The Gibson L-5CES guitar of the month showcase leaflet from 1972 was a four-sided fold up document on a single sheet of paper. One side (here) shows the guitar with labelled features, whilst this side contained both front and rear cover, and a portion of text detailing the history of the instrument.
IF ONE WERE TO ASSUME that the L-5CES is a newcomer to the guitar world their assumption would be entirely incorrect. To focus in on the wonderful story of the Gibson L-5CES we must step back in history many years. Prior to 1920, many break-throughs in guitar design had been developed by Gibson such as the carved and hand graduated Spruce top. Although the L-5 was developed a few years later features such as the carved top and back played a major role in the ultimate design.
In 1903, Gibson introduced a guitar referred to as the "Model O". Featuring a glued on bridge and a rounded peghead shape this instrument incorporated an oval sound hole. In 1909 this guitar was "updated" with a cut-away on the treble side of the body, offering access to the upper playing register. In addition, a "scroll" on the bass side of the body was introduced to highlight the overall design. In 1918 this fine guitar was finished in a dark red Mahogany Sunburst. It was during this year that the name "The Gibson" first appeared (inlaid) on the peghead. Much of the development work accomplished in the Model "0" was a factor in the design of the first L-5.
In 1920 a gentleman by the name of Lloyd Loar joined the Gibson staff. For five years through 1924 he contributed, developed, engineered and introduced models and improvements. These became symbols of Gibson quality and craftsmanship during the next half century, and will be standards of achievement for years to come.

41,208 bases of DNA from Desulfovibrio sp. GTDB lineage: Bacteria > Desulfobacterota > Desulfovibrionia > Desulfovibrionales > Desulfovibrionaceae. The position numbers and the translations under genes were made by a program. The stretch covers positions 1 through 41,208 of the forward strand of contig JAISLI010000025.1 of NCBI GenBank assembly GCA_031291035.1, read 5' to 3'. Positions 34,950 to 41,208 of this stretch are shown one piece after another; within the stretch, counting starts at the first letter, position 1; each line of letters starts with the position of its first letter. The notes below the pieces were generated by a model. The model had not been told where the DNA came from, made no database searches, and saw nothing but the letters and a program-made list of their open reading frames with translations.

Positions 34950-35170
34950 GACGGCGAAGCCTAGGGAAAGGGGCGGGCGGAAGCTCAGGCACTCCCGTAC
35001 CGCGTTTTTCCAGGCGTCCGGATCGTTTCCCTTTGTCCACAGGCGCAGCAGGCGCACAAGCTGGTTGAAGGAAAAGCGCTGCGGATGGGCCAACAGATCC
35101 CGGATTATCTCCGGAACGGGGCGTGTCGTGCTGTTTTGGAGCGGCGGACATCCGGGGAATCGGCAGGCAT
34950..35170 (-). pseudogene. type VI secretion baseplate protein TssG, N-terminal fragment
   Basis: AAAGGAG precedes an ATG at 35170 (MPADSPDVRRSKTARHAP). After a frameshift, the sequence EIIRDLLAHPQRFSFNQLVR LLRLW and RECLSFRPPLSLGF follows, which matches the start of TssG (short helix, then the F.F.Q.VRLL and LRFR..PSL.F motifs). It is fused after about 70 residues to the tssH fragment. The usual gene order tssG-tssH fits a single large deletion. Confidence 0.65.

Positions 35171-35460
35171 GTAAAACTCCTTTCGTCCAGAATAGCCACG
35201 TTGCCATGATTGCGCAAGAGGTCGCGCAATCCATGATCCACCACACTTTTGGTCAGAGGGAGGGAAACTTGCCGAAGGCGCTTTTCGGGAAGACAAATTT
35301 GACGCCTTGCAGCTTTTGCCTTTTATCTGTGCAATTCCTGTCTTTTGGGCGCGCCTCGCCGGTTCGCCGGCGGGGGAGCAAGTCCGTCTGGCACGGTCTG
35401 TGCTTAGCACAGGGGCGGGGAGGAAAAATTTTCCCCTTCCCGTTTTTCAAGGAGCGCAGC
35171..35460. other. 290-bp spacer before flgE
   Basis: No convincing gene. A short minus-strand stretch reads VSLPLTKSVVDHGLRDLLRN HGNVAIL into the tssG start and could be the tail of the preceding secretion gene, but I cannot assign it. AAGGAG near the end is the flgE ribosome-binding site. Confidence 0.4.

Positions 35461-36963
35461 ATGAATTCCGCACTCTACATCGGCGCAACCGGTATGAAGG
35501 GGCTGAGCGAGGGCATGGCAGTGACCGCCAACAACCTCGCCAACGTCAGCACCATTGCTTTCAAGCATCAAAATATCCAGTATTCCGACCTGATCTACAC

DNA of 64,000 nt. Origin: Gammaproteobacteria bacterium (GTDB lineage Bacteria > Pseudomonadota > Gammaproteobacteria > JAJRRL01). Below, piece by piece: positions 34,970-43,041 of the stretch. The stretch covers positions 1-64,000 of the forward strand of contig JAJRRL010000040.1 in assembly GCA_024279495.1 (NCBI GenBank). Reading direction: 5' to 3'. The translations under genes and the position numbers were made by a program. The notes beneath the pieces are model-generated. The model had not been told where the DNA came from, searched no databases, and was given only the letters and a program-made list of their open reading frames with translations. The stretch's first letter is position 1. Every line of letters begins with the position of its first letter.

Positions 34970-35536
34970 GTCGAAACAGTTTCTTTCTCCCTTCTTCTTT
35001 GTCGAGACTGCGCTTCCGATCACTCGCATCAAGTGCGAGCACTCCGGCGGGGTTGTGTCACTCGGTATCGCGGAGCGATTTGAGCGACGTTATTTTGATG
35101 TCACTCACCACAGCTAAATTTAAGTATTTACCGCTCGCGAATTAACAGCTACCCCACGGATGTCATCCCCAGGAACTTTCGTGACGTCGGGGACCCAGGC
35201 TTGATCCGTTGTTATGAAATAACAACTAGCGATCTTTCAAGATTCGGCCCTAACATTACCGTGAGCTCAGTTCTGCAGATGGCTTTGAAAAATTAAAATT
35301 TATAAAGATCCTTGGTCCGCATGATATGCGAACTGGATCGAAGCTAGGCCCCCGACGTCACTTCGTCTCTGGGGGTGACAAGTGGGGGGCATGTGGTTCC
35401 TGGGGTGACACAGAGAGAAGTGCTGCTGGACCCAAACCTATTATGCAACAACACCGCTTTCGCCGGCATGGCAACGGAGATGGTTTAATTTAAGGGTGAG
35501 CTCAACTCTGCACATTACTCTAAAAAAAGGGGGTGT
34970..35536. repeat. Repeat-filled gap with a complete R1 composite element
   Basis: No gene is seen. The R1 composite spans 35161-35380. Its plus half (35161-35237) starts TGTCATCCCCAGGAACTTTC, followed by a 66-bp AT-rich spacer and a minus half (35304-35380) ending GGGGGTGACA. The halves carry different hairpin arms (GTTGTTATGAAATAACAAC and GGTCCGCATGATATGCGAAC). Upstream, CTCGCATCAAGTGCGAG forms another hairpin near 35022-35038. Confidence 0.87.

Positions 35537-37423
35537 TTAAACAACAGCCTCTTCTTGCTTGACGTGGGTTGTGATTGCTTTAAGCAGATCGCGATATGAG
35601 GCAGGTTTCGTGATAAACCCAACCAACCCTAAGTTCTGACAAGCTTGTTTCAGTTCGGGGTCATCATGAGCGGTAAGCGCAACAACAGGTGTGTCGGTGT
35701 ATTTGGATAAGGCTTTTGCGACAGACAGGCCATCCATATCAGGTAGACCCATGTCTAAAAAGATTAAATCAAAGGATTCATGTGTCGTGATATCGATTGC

The standards established in the Model "0" and Lloyd Loar's creative genius brought about the first L-5 with "F" sound holes in 1924. Referred to as the "Master" guitar, the first L-5 was slightly smaller than the advanced sized version introduced in 1934. The L-5, a brilliant sounding acoustic guitar, became widely used during the "big band" era because of its "cutting" power. This acoustic instrument could clearly be heard without any form of amplification in an orchestra consisting of full sections of brass and reed instruments. Not to discount the popularity of the guitar at that time, the banjo was primarily used in a rhythm section until the guitar became the major rhythm factor. The L-5 was largely responsible for this change-over.
The Gibson L-5 played a major role in establishing the criteria of future guitar designs. Designing a guitar such as the L-5 with virtually no acoustical limitations was the contributing factor in the success of the electric version introduced in 1950. The electric L-5, with two pickups, became known as the L-5CES and still retains that name today. Twenty two years of proven success has made the Gibson L-5CES the most sought after acoustic electric guitar in the world.
In I960, this instrument became available with revolutionary Gibson "Humbucking" pickups and ventured into a new world of sound and professional exposure. The L-5CES, a blend of acoustical supremacy and electric design is the ultimate choice of guitarists everywhere. Without a doubt, this "life-time" guitar features the best of two worlds, traditional craftsmanship and modern playing application. The L-5CES can be seen and heard by the most discriminating guitar artists. Why? Because it has become a symbol of musical perfection and achievement. A "Master's" guitar. Today, this instrument is still available in the acoustical version, the L-5C. Either acoustic or electric, each represents the finest in guitar craftsmanship.
(Excerpts taken from "The Story of Gibson" written by Mr. Julius Bellson, Gibson, Inc.)